Starry Messenger


Written and Illustrated by Peter Sis

Simon & Schuster Books for Young Readers, 1995

Awards: Caldecott Honor

For hundreds of years, most people thought the earth was the center of the universe, and the sun and the moon and all the other planets revolved around it.

The plot in a nutshell:  Galileo studies the stars and informs the world of his findings

Galileo Galilei is curious from a young age and shows an aptitude for math and physics. He looks at the stars through a telescope and writes down his observations about the universe, publishing it in a book called The Starry Messenger.  People become more interested in the stars and they respect Galileo and his teachings, but in sharing his knowledge of astronomy, he goes directly against the Church and he is brought before the Pope to stand trial. He is found guilty of heresy and condemned to spend the rest of his life under guard in his house. But he continues thinking about the universe and sharing what he knows with others. Three hundred years later, the Church pardons him and acknowledges the truth of what he taught.

Author/illustrator Peter Sis writes about the life and work of Galileo Galilei with what feels like a deep respect for the man. The book’s text is written in a very straightforward manner, telling Galileo’s life story with a focus on his astronomical discoveries. In addition to the text and pictures, he includes timelines, factoids and quotes, which are set into the book’s margins in a slanting script font that is sometimes a little hard to decipher and may prove challenging for very young readers.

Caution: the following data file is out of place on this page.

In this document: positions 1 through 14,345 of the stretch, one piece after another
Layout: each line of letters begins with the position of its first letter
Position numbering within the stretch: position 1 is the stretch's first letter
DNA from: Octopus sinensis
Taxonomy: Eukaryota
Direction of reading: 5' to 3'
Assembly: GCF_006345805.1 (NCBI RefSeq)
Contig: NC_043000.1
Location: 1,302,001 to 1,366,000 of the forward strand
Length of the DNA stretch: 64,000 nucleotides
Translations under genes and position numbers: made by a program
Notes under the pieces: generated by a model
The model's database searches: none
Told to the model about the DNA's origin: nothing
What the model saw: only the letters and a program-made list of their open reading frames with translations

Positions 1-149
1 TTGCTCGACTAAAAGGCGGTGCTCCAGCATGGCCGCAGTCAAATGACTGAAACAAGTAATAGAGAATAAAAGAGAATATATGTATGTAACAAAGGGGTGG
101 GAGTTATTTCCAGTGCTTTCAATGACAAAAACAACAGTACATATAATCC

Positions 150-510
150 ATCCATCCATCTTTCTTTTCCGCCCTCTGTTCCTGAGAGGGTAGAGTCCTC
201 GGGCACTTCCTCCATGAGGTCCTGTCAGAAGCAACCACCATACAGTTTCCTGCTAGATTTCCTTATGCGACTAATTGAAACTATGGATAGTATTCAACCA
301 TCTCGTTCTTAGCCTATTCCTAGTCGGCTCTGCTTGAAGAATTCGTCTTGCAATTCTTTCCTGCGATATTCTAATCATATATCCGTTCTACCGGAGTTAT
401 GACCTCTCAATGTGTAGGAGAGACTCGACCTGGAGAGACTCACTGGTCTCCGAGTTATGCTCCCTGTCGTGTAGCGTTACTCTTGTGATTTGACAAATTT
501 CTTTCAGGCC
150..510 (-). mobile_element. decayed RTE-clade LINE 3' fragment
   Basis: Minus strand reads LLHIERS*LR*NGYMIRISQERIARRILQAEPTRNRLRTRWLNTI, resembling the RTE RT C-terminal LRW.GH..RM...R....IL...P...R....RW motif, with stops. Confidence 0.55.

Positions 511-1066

Chief Philosopher and Mathematician is a pretty impressive job title.

Chief Philosopher and Mathematician is a pretty impressive job title.

The artwork is filled with astronomical and mathematical drawings and seem as though they came directly from 16th century books. I love the diagrams and the details that show more of what life was like for people back then. The images from Galileo’s trial could be a little frightening for young readers as well. All in all, I enjoyed this book quite a bit, but saw it more as a reference book than a book to be read for enjoyment.

And what did we learn?  What I take away from this book is that there are often those who refuse to accept the truth. The best people speak the truth anyway.


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